Food battles come about because you want one thing (e.g. for them to eat their broccoli) and your child wants another (quite possibly because you want one thing!). If you don’t engage in a battle, there is no battle. So, for example, if your baby/toddler/child refused to eat their dinner – resist the temptation to coerce, cajole or beg them to eat. Simply don’t get involved. Say little, and when the family meal is finished, remove the meal – AND, most importantly, resist the desire to offer some other food. This brief video from the Institute for Physical Activity and Nutrition Infant Program tackles this issue head on.

  1. You need to Try for 5 serves of vegetables each day

You are your child’s food intake role model – they’ll learn to enjoy what you enjoy. So go for five serves of vegetables a day. Eating a wide range of vegetables every day will be sensational for your health and will provide a great reinforcer to your child that vegetables are an everyday food that are good to eat. Eating 5 serves of vegetables every day makes this a normal, expected part of daily life.

  1. Plan ahead – think about how you can include vegetables in meals and snacks

If increasing veggies in your meals is your plan, then you’ll need to plan for this! The best plans in the world fall over through lack of preparation. The preparation here is simple, make a plan each week for your meals and how you aim to add vegetables to these. Click here for some planning ideas. You could also plan a meat free meal each week – this will ensure that vegetables get pride of place – and if you’re not sure what a meat free meal looks like, you’ll find lots of inspiration here or simply search the net for Meat-free Mondays. Planning to include vegetables in every meal helps you to make sure you’ll purchase them every week.

  1. Buy vegetables in season and help them stay fresher for longer

Limit the cost of veg by buying in season or choosing the frozen version when the fresh is too expensive (e.g. peas and beans). You’ll know when a vegetable is in season because it will be cheap! You can also check out these guides to seasonality for each state. Click here for some great tips on keeping your vegetables fresher for longer – really important to do, given the fear of wasting food (and the money it took to buy it) is one reason why people don’t buy more vegetables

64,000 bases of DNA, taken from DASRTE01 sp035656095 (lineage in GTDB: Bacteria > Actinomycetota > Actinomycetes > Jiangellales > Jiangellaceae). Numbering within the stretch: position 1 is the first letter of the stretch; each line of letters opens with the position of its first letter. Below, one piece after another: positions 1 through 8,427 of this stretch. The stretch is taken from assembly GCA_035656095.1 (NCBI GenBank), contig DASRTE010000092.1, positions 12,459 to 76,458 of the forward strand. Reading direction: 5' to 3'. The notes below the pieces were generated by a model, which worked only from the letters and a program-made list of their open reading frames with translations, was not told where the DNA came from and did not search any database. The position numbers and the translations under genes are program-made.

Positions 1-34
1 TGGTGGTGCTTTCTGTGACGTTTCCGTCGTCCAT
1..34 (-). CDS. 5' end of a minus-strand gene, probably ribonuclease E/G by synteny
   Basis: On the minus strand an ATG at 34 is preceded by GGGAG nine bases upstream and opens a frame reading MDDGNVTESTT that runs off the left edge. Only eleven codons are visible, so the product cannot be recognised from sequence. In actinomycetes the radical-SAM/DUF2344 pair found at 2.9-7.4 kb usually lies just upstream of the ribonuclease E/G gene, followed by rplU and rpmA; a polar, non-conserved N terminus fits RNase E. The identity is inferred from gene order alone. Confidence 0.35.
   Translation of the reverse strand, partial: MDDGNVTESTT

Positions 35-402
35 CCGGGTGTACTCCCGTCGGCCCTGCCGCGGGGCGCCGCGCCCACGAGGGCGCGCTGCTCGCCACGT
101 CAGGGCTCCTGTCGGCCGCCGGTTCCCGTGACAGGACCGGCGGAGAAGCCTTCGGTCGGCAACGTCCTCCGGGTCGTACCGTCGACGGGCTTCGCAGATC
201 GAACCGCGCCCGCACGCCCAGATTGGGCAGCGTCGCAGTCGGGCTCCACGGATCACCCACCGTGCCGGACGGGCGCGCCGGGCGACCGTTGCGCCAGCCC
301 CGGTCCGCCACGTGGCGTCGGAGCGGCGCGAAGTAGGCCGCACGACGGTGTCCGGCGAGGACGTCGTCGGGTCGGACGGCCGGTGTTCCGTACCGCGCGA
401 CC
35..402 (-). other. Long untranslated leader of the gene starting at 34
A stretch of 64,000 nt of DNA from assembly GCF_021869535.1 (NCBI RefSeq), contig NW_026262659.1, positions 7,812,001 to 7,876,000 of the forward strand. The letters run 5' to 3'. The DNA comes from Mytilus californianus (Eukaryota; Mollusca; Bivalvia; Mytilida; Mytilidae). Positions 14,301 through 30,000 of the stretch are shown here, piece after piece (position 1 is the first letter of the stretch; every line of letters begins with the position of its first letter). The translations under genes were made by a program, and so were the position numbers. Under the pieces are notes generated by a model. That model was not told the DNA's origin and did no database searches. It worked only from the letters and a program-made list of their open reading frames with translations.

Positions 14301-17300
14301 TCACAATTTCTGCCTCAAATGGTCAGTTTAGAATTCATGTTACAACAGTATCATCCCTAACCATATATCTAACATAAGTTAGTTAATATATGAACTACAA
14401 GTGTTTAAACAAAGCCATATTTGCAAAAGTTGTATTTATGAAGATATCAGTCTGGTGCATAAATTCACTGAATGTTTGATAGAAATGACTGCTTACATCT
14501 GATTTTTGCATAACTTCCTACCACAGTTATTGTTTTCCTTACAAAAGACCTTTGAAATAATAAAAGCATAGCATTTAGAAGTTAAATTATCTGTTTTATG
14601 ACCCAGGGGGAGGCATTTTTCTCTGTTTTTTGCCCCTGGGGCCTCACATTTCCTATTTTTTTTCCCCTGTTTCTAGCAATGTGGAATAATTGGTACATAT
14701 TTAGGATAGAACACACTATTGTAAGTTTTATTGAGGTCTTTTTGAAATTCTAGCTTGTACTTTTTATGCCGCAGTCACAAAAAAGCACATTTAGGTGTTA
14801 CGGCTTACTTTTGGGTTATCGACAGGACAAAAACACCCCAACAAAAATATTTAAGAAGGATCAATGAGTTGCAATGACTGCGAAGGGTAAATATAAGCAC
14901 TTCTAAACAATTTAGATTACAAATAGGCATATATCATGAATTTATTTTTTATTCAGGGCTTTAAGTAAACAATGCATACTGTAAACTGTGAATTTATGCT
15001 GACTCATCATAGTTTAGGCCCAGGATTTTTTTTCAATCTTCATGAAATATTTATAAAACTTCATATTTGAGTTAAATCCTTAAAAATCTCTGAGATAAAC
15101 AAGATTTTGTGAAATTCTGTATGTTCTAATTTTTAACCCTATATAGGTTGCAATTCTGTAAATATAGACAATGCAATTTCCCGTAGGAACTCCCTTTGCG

1. Learn to cook vegetables in tasty and appealing ways – talk to your friends about tips for making veggies taste great

Many people feel like they don’t know how to cook vegetables well and here’s where friends and family can be a great asset. Ask a friend how they do it – and build your repertoire of great tasting vegetable recipes. This might include simple ways to cook left over veggies so they won’t be wasted (see here for our hints), or finding new ways to make your old recipes new again with the inclusion of lots of extra veggies– e.g. a spaghetti bolognese or stew with added veggies/ tinned kidney beans or chickpeas. See here for great examples of how you can extend your cooking repertoire to include more vegetables every day.

Karen Campbell

Associate Professor – Population Nutrition, Institute for Physical Activity and Nutrition, Deakin University


  • Spend most of your food and vegetables. Spend the least amount on money on foods that private that provide little nutrition and flexibity with cooking, such as chips, chocolate and sugary drinks.

  • I liked all the points though my preference goes for #5 avoiding food battles (since we won’t win the battle or the war); #6 we need to be vegetables eater at first; and #9 we should learn to cook vegetables in tasty and appealing ways.

Join the conversation

back to top